Retraction Watch

Tracking retractions as a window into the scientific process

A journal said it would retract a paper about asbestos — now it’s “withdrawn.” What changed?

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journal-of-occupational-and-environmental-hygieneEarlier this year, an environmental journal told an activist group it was going to retract a study about the safety of roofing products made from asbestos. Now the journal has let the authors withdraw the paper — a different process, according to the journal.

The move follows multiple letters from critics asking to retract a study, which found exposure to asbestos-containing roofing products to be within safe limits. The study’s critics claimed that it contains multiple problems, including not declaring the approving editor’s links with the asbestos industry, grouping together different materials with varying levels of asbestos exposures, and providing misleading information.

Although the Journal of Occupational and Environmental Hygiene (JOEH) initially said it planned to retract the paper, last month, Stephen Reynolds, president of JOEH’s board of directors, sent a letter to Kathleen Ruff, director of the organization Right On Canada, saying plans had changed:

…we are writing to inform you that the authors have decided to withdraw the article by Lotter et al., titled “Airborne asbestos exposures associated with the installation and removal of asbestos-containing roofing products.” The Board of Directors affirms our initial opinion, that the manuscript, which is a literature review, should have been submitted as a Review article, rather than as a Column article. As a result, the manuscript did not receive the peer review to which a Review article is subject. The JOEH Board of Directors is reviewing and updating the Journal’s procedures and policies to prevent similar situations from occurring in the future.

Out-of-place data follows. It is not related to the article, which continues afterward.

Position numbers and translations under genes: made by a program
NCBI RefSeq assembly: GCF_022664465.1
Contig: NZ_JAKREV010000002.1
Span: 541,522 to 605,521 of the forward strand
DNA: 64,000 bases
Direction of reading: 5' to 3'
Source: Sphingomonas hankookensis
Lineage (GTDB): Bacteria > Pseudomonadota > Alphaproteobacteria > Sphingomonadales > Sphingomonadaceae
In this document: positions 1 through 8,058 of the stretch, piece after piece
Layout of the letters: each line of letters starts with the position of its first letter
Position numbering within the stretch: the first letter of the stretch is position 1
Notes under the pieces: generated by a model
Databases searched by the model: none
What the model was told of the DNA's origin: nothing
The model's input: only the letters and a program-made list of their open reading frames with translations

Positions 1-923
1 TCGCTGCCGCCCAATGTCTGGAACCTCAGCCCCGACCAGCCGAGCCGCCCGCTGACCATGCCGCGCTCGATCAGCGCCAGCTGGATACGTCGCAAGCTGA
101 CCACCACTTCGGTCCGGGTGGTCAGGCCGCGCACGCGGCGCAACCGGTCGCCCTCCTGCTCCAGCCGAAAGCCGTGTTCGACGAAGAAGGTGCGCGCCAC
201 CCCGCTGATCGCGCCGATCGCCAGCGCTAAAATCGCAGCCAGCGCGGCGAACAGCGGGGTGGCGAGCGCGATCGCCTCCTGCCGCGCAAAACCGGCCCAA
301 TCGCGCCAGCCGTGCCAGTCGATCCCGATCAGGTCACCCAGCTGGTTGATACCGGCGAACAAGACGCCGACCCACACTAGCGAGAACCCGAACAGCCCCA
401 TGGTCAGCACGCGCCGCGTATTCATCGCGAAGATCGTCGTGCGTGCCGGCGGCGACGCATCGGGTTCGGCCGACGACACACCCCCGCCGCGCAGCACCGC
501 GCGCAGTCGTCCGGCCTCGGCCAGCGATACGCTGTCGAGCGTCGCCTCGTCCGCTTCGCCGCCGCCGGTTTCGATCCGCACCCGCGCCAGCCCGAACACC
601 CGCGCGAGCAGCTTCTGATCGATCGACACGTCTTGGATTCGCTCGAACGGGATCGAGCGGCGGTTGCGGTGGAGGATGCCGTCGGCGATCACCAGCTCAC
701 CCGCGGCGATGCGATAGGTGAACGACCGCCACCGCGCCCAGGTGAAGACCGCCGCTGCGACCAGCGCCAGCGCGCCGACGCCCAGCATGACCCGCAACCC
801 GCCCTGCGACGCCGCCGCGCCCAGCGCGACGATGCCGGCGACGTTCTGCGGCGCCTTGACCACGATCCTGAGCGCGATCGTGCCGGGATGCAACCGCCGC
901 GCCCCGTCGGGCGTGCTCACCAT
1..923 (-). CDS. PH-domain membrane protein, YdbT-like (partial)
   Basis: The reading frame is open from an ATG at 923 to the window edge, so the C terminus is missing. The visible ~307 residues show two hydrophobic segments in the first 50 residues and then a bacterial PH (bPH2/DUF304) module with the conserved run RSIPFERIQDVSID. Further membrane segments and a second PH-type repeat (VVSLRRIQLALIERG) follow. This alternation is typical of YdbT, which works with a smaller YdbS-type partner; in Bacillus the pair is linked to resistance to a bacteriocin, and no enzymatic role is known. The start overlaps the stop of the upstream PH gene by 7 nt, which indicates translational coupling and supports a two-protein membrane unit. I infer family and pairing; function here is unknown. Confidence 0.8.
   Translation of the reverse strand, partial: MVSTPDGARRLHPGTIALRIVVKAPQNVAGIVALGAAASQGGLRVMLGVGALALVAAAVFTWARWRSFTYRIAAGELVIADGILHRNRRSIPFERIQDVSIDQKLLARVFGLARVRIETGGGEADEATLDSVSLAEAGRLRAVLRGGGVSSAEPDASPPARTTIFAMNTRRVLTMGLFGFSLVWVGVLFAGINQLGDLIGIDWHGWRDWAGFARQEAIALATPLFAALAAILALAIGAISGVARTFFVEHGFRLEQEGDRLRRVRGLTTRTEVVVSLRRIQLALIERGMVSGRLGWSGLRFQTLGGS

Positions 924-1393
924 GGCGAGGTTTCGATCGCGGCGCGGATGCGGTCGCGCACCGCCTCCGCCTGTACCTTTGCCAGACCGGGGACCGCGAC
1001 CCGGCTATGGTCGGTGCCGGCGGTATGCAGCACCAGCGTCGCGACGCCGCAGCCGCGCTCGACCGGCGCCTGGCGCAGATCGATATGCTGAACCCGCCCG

We’ve always considered withdrawals to be equivalent to retractions — but Reynolds told us he believes they’re different. That is, he said, withdrawals don’t put all the onus on the study’s authors, and acknowledge some responsibility on the journal’s part for publishing the paper in the first place. 

There is some merit to considering author-initiated retractions differently from those prompted by the publisher, and other publishers distinguish between retractions and withdrawals — Elsevier, for instance, will call the removal of an article in press — published online, not yet in print — a “withdrawal,” but once a paper is in print, it’s considered “published,” which requires a formal retraction and explanation, according to the publisher.

The trouble with Elsevier’s policy, however, is that withdrawals sometimes receive unhelpful notices of what went wrong — simply, “this article has been withdrawn.” And unfortunately, that’s what JOEH has now done in its withdrawal notice:

This article has been withdrawn.

The journal, which is published by Taylor & Francis, has also removed the paper entirely from its site, contrary to guidelines from the Committee on Publication Ethics.